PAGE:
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Orthodox Readings of Augustine Paperback – October 1, 2008

3.7 out of 5 stars 3 customer reviews

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Product Details

  • Paperback: 304 pages
  • Publisher: St Vladimirs Seminary Pr (October 1, 2008)
  • Language: English
  • ISBN-10: 0881413275
  • ISBN-13: 978-0881413274
  • Product Dimensions: 0.8 x 5.5 x 8.2 inches
  • Shipping Weight: 14.4 ounces
  • Average Customer Review: 3.7 out of 5 stars  See all reviews (3 customer reviews)
  • Amazon Best Sellers Rank: #666,585 in Books (See Top 100 in Books)

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The title of this book should read *Augustinian Readings of Orthodoxy.* The set up of this book was weird. It was published by an Orthodox Seminary, yet most of the authors were Roman Catholics and Augustinian Anglicans, I think. Most of the authors were quite critical of many Orthodox distinctives. I wonder if the editors/publisher thought all of these things through. While I don't want to dwell on this point too long, a few things bear mentioning. While published by an Orthodox seminary, the overall tone of the work is radically pro-Latin/Roman. The editors go out of their way to distance themselves from hard, recognizable Orthodox distinctives. For instance, they snub the work of Fr John Romanides, Vlad Lossky, and Florovsky to a lesser extent--noting how we have moved beyond "those neo-Palamites." Okay, if they are so wrong, refuting them should have been so easy. Where's the refutation? Anyway, I felt I had to say that.

Contents of the book:
Notwithstanding, most of the essays were good. Demacopolas gives an interesting survey of Augustinian studies in the past few centuries. He gives particular notice to the neo-Palamites, noting that they have done the most in framing the Augustinian debate as a fierce East vs. West battle. Interestingly, almost all of the authors in the book, even the pro-Orthodoxy ones, will critique this move of neo-Palamism. However, none of the essayists actually *refute* the neo-palamist arguments.

Some of the essays are just weird. Flogaus argues that Palamas was influenced by Augustine. While that's shocking, Flogaus certainly cites his sources and is fairly convincing. Except Flogaus doesn't seem to think that he is actually convincing? It's like "Yeah, Palamas borrowed from St Augustine, but not really." I am not kidding.
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Format: Paperback
The past century has seen a trend in Eastern Orthodox theologians who have attempted to distance their own theology from that of the west with historical revisionism that questions St. Augustine as part of the authentic Christian tradition. For a good detailed study of this trend see, The Revival of Political Hesychasm in Contemporary Orthodox Thought: The Political Hesychasm of John Romanides and Christos Yannaras. But is Augustine's work truly a divergence from that sacred tradition or are his detractors too quick to dismiss his influence on the east? This is the question asked at the Orthodox Readings of Augustine conference held in 2007. The intent of the conference was ecumenical in that it sought to find the common Augustinian ground between east and west. It is encouraging that an Eastern Orthodox publisher has taken up this collection but it is unfortunate that most of the essay authors are from the western tradition.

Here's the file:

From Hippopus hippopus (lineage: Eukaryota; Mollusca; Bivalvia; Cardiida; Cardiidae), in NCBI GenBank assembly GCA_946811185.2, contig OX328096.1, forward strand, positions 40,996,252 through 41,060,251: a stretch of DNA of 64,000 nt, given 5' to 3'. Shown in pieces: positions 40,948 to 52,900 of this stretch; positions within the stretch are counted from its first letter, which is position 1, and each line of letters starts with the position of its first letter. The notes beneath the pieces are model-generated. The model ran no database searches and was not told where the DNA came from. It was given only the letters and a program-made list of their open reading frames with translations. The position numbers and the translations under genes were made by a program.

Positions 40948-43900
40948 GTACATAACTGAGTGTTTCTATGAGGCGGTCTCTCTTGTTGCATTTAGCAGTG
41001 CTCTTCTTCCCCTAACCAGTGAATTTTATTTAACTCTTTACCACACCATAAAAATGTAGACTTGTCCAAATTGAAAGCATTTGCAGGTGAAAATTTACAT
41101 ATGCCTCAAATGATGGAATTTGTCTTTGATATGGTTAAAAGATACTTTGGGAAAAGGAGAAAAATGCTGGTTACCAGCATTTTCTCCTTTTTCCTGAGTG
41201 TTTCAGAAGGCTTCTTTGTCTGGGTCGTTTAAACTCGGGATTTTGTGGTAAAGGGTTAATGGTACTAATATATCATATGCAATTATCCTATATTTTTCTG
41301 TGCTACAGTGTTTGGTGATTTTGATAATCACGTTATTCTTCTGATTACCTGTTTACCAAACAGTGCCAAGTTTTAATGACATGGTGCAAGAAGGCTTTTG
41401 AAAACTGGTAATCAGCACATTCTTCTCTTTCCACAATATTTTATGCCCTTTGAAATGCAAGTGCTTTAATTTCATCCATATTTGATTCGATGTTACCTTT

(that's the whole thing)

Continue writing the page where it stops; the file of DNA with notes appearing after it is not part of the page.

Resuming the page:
Still, the case for Augustinian influence in the east that directly challenges the assertions of those Father Payne referred to as "political hesychasts" is thorough, scholarly, and convincing. The articles range somewhat in depth with many that are difficult to follow without a good background in the ancient languages as well as philosophy. Other articles are more conversational and easier to follow; professor Carol Harrison's article, "De Profundis: Augustine's Reading of Orthodoxy" is such an article, not only as a good play on the book title but as a refreshing understanding of sacred tradition as a living tradition.
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Not sure if I just wasn't in the mood, or if these were too theological for simple me. There are some interesting essays, and the topics covered seem comprehensive, but I found it too difficult a slog as a read for interest. Perhaps better suited to academic use and those with more knowledge and education than myself.
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